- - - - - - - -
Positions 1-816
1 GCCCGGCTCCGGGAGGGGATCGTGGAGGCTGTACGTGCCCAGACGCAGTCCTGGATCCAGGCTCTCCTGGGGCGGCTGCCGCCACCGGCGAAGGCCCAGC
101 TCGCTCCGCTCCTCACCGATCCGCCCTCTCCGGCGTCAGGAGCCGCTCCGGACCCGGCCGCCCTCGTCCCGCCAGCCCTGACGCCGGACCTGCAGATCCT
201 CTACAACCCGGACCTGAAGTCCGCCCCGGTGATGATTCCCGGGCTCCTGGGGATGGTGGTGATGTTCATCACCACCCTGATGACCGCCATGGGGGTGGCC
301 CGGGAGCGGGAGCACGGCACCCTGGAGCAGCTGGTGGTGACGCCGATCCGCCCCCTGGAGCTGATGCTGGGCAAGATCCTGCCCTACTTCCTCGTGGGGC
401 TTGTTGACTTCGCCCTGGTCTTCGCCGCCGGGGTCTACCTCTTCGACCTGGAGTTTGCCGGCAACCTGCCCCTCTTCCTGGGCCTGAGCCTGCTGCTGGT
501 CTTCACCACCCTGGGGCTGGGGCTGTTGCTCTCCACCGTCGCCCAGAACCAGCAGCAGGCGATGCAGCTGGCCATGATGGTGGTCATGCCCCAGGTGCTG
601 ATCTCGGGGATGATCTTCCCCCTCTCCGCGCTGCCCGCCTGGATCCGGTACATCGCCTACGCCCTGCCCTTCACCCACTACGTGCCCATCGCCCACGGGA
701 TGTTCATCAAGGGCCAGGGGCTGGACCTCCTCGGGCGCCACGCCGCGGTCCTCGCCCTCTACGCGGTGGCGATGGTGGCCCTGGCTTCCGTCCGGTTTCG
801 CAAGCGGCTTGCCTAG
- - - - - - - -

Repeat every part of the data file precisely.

Positions 1-816
1 GCCCGGCTCCGGGAGGGGATCGTGGAGGCTGTACGTGCCCAGACGCAGTCCTGGATCCAGGCTCTCCTGGGGCGGCTGCCGCCACCGGCGAAGGCCCAGC
101 TCGCTCCGCTCCTCACCGATCCGCCCTCTCCGGCGTCAGGAGCCGCTCCGGACCCGGCCGCCCTCGTCCCGCCAGCCCTGACGCCGGACCTGCAGATCCT
201 CTACAACCCGGACCTGAAGTCCGCCCCGGTGATGATTCCCGGGCTCCTGGGGATGGTGGTGATGTTCATCACCACCCTGATGACCGCCATGGGGGTGGCC
301 CGGGAGCGGGAGCACGGCACCCTGGAGCAGCTGGTGGTGACGCCGATCCGCCCCCTGGAGCTGATGCTGGGCAAGATCCTGCCCTACTTCCTCGTGGGGC
401 TTGTTGACTTCGCCCTGGTCTTCGCCGCCGGGGTCTACCTCTTCGACCTGGAGTTTGCCGGCAACCTGCCCCTCTTCCTGGGCCTGAGCCTGCTGCTGGT
501 CTTCACCACCCTGGGGCTGGGGCTGTTGCTCTCCACCGTCGCCCAGAACCAGCAGCAGGCGATGCAGCTGGCCATGATGGTGGTCATGCCCCAGGTGCTG
601 ATCTCGGGGATGATCTTCCCCCTCTCCGCGCTGCCCGCCTGGATCCGGTACATCGCCTACGCCCTGCCCTTCACCCACTACGTGCCCATCGCCCACGGGA
701 TGTTCATCAAGGGCCAGGGGCTGGACCTCCTCGGGCGCCACGCCGCGGTCCTCGCCCTCTACGCGGTGGCGATGGTGGCCCTGGCTTCCGTCCGGTTTCG
801 CAAGCGGCTTGCCTAG